Following the federal government’s decision to change the insolvency legislation framework, the ATO has warned SMSFs with a corporate trustee may be disqualified where they have been involved in an insolvency event.
In a website update, the regulator noted the government’s changes included a new debt restructuring process and a simplified liquidation process for eligible incorporated small businesses through the appointment of a restructuring practitioner.
These changes also led to amendments to the Superannuation Industry (Supervision) Act, which commenced from 8 December 2021, and the creation of a new category of disqualified persons, which could impact SMSFs with a corporate trustee.
“This new category applies when a restructuring practitioner is appointed in an insolvency event. This will trigger the disqualification of a corporate trustee of a superannuation entity, including an SMSF, from managing a superannuation entity,” the ATO stated.
“If your SMSF has a corporate trustee, and a restructuring practitioner is appointed, the company will no longer be able to act as the corporate trustee as it is disqualified. You need to notify us of the disqualification as soon as practicable.”
To comply, SMSFs have been given six months from the date of the practitioner’s appointment to either restructure the fund to meet the definition of an SMSF, appoint a registrable superannuation entity licensee and become a small Australian Prudential Regulation Authority (APRA) fund or voluntarily wind up the SMSF and roll the benefits into an APRA-regulated fund.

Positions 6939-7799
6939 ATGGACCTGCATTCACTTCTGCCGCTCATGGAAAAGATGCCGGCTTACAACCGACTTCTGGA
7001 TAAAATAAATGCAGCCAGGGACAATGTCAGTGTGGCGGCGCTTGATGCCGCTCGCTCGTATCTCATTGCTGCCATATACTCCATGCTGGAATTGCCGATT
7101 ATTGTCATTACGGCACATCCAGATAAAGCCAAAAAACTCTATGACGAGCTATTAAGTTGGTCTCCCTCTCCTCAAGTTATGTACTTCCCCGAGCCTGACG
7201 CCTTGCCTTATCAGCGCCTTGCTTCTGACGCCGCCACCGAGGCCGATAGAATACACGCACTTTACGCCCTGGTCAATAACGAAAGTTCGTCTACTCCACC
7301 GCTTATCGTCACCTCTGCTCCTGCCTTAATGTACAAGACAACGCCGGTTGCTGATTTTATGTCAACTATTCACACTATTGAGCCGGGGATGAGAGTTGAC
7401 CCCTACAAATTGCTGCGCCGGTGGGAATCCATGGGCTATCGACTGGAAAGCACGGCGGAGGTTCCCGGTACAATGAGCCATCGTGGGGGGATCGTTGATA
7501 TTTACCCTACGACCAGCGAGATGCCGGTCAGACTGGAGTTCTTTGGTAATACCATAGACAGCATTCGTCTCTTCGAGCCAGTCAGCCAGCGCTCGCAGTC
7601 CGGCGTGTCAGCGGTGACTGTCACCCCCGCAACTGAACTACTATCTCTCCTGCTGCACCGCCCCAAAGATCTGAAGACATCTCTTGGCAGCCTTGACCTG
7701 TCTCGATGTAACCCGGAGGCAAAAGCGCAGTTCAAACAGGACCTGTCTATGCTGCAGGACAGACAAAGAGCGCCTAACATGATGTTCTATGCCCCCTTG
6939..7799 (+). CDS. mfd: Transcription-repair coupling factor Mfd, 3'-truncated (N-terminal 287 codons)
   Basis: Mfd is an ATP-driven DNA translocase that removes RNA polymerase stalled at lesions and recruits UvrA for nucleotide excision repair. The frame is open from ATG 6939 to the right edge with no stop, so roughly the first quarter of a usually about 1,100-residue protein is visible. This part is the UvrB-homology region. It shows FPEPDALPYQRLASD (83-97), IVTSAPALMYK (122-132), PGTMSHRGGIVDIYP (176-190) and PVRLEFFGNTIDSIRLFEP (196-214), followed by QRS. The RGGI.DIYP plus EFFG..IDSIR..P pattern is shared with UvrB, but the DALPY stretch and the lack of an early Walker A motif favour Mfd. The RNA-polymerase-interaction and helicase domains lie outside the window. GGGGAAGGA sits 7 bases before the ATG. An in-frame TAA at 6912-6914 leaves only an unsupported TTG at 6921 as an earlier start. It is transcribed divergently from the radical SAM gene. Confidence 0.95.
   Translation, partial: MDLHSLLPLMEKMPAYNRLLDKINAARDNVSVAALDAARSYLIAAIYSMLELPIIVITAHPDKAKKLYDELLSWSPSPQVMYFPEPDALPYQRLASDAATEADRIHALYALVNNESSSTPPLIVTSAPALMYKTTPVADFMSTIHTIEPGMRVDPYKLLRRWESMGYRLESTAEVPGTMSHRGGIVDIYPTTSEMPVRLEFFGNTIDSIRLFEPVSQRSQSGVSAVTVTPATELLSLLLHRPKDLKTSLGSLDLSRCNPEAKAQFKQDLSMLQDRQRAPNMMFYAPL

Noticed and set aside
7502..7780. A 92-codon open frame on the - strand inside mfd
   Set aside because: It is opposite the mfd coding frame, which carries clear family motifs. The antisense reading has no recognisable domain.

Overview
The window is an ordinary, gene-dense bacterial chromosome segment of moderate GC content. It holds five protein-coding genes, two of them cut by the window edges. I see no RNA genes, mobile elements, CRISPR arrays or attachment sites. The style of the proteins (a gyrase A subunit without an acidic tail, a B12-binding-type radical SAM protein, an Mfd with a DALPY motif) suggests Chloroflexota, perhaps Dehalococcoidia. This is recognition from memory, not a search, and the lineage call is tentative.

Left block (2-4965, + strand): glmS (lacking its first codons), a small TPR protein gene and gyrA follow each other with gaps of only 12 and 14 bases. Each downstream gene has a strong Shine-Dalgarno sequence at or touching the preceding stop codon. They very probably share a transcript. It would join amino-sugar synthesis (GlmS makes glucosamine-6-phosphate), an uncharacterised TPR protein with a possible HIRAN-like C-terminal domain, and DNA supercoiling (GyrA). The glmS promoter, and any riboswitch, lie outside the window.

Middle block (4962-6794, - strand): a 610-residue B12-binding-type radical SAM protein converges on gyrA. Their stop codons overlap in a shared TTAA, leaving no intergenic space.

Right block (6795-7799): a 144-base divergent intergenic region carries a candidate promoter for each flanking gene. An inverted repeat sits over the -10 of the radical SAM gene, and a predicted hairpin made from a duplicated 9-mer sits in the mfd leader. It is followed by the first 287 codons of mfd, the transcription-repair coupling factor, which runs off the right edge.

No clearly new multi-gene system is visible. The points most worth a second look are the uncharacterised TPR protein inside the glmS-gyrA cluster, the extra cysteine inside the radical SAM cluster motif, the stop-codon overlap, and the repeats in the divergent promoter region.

“[SMSFs] may also have obligations to inform the Australian Securities and Investments Commission,” the ATO added.
Newly established SMSFs have been advised to first consider the eligibility of a corporate trustee before their appointment, with the ATO updating its website, relevant forms and the Australian business register to reflect the changes.
In a separate update, the ATO has reminded SMSFs that have received a finalised audit to lodge their SMSF annual return (SAR) by 28 February, highlighting it was more than an income tax return.
“It’s used to report super regulatory information, member contributions and pay the SMSF supervisory levy. The amount you pay for your supervisory levy is stated in the return,” it said.
“All operational funds need to lodge a SAR. Even if you’ve only been operational for part of the financial year, you’ll need to lodge a SAR.
“Remember, [the] transfer balance account report is a separate reporting obligation. You don’t need to include this information in your SAR.”